Experiments were done with Magnitude and the second derivative as derived in OBD as saliency separately. Also observations were made with layer wise pruning meaning remove weights by saliency for each layer separately and all layer pruning, remove weights based saliency over all weights in the model. One additional experiment was done on the same model with dropout (keep probability = 0.8) with all layer pruning based on second derivative saliency - the thought being if the model could be trained to work with dropout then we should be able to prune more easily.

The plot below is between Percentage of weights pruned Vs Test accuracy. Pruning in all cases was done after training the model on train dataset.

Interesting results! All layer OBD based saliency for the win ehh?! Now let’s look at how the all layer obd models perform with even more pruning


  • As expected the magnitude based pruning just flat out decreases in performance with more and more pruning. Note that there was no retraining after pruning. I do understand that the performance should be bad but why it performs so badly is slightly confusing. One resoning I have is to think that these low magnitude weights try to scale down the value passing through and which is essential for the layers above to work well.
  • Working with saliency over all the weights does better than layer wise pruning. This can be explained by the fact that each layer works with different magnitude of weights and removing weights layer wise though would affect the specific layer results less it adversely affects the subsequent layers. Note even that even second derivative saliency performs bad - least peturbation in layer doesn’t mean least perturbation overall.
  • One thing that suprised me was the results with the model using dropout but thinking later was a bit obvious. Remember the cross term assumption we made during deriving saliency in OBD - well that has come to bite us back. Dropout strongly encourages cross term dependency instead of relying very naively on weights, in fact this is very much the reason they work so well.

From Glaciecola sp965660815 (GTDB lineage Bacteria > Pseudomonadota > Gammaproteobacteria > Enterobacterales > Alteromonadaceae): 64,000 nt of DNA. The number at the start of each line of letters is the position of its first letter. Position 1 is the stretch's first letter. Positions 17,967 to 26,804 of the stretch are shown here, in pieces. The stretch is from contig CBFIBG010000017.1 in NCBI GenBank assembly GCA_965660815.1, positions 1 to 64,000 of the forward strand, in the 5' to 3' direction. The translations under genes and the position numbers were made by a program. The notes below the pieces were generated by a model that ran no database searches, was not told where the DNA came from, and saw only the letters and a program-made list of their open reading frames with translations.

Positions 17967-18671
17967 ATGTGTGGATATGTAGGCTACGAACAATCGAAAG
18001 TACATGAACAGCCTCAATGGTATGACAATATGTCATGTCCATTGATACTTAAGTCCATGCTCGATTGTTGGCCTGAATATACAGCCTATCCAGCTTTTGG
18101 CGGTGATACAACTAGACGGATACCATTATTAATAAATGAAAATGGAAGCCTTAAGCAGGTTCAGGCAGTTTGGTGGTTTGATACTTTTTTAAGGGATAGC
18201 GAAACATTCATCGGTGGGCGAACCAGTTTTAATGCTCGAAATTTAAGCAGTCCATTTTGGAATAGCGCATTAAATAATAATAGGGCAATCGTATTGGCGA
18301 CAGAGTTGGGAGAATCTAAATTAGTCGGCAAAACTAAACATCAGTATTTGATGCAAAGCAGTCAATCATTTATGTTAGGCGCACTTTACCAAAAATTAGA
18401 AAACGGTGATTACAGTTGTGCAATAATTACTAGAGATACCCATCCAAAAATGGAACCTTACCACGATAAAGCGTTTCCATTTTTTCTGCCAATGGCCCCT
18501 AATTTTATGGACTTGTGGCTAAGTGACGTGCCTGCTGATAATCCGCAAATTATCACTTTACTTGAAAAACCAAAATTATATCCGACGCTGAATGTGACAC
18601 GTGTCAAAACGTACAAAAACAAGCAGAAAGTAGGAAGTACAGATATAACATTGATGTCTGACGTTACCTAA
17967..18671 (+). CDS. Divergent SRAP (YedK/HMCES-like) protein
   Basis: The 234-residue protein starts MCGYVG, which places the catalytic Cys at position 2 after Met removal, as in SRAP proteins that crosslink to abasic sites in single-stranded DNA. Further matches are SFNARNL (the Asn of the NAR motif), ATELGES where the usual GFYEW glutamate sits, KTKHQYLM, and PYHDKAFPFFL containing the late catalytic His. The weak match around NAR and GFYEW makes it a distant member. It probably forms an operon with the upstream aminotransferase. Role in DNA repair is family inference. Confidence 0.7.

Also while at it I would like to clear something most people think about dropout - that this produces an ensemble of models, well yes but not the sought of way you do with random forests. Remember that you share the same weights and you are still training a single model with dropout - I believe dropout makes the neurons in the model to not rely solely on a particular sequence of ops on input and enourages the model to be more aware of different parts of the same model.

  • Another intersting thing was how the dropout model perfoms better than that without dropout when the model is heavily pruned. I think this is where the saliency based on just the diagonal becomes more important than the cross terms in Hessian which by assumption we neglected - this is also visible with how the accuracy varies very similar in both the models after this crossing point. Finally the pruning with dropout pays off with slightly better performance, remember the expectation initially was dropout and pruning will work good together. So it’s just that the assumption we made while deriving saliency in OBD doesn’t hold with dropout models initially.

I hope to work on more experiments in pruning with retraining and pruning in convolutional networks and the above results is just touching the basics. Let me know if you have ideas :v:

Logs for the result can be found in logs folder

Code for the experiments can be found in folder here